“In the winter of 1888, on the 5th (new style: 18th) of January, at about three in the morning, the residents of Kashkarantsy were awakened by a strange and terrifying noise of ice mountains of huge size moving onto their village from the sea, destroying barns, houses, and boats..”
Saw the same thing in its miniature version yesterday:
It’s just a few pictures of our walks around Kandalaksha during March.
A rumour is going around that, should the sky be clear, we stand a good chance of seeing northern lights around Kandalaksha from now till Jan. 6 2017.
Warning: we are into a cold spell now, with temperatures around minus 20C.
Good news: the car is back in circulation after a major repair job. No blizzard inside the cabin, and it is much quieter now than it was before, making conversation while driving easy. Also it is kept heated when parked, so no problem starting despite the cold. I and the car are available for hire at discount off-season rates!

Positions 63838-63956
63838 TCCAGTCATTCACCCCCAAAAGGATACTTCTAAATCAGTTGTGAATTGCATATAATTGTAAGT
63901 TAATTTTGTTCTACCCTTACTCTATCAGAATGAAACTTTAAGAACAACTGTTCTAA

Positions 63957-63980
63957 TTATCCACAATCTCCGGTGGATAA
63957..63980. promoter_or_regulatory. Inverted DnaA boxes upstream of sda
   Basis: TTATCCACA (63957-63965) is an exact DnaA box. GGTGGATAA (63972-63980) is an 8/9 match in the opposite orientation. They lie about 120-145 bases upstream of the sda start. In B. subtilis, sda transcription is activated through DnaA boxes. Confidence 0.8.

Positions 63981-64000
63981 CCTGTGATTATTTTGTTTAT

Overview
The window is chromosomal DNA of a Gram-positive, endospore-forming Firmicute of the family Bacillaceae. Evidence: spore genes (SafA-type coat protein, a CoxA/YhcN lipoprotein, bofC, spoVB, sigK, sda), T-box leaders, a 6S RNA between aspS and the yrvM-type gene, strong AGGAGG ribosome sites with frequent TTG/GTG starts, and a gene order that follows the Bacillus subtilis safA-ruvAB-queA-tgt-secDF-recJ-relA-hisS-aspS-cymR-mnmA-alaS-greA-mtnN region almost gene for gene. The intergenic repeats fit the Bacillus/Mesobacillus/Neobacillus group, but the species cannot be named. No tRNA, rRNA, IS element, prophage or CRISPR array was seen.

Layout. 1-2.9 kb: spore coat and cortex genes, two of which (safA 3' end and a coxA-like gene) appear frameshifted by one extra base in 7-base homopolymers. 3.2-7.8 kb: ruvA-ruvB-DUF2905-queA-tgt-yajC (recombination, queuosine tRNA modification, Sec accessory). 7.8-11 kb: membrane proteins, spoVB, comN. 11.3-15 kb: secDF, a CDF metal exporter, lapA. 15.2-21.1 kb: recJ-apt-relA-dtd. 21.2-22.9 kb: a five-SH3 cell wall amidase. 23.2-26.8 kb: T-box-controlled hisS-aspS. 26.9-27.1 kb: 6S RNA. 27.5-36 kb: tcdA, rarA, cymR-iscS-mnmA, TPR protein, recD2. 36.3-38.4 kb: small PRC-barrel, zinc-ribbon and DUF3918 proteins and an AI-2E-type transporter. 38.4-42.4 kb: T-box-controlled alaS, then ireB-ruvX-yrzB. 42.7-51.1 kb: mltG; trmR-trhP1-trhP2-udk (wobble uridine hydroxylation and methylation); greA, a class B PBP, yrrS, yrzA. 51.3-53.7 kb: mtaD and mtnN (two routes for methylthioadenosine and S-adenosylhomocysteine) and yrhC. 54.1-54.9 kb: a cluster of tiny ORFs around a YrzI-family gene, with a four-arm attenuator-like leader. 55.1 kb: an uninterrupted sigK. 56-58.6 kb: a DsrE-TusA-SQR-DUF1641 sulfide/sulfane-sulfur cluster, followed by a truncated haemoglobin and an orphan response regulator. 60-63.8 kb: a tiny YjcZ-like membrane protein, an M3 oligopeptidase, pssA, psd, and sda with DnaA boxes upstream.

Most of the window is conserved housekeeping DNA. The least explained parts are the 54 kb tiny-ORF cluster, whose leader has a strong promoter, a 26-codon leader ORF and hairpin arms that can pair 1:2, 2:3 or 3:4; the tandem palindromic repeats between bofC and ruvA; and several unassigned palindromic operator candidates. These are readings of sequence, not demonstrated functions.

Opened yesterday at the Niva movie theatre in Kandalaksha, and expected to stay on well into 2017.
The author is the famous Boris Vakhmistrov, an avalanche expert from Kirovsk.
In his free time he flies around the Kola Peninsula on a deltaplane taking photos, and is one of the recognized photography masters here.
Found on the VK page of Yura Nikitenko, a Kandalaksha photographer and rap singer.
Warning: the image of the place presented in the video somehow looks better than ground-level reality, where all the trash and tack and grot can’t be easily ignored. But with the end of the tourist season approaching I cannot miss this opportunity to promote tourism, even by somewhat misleading methods.
The films are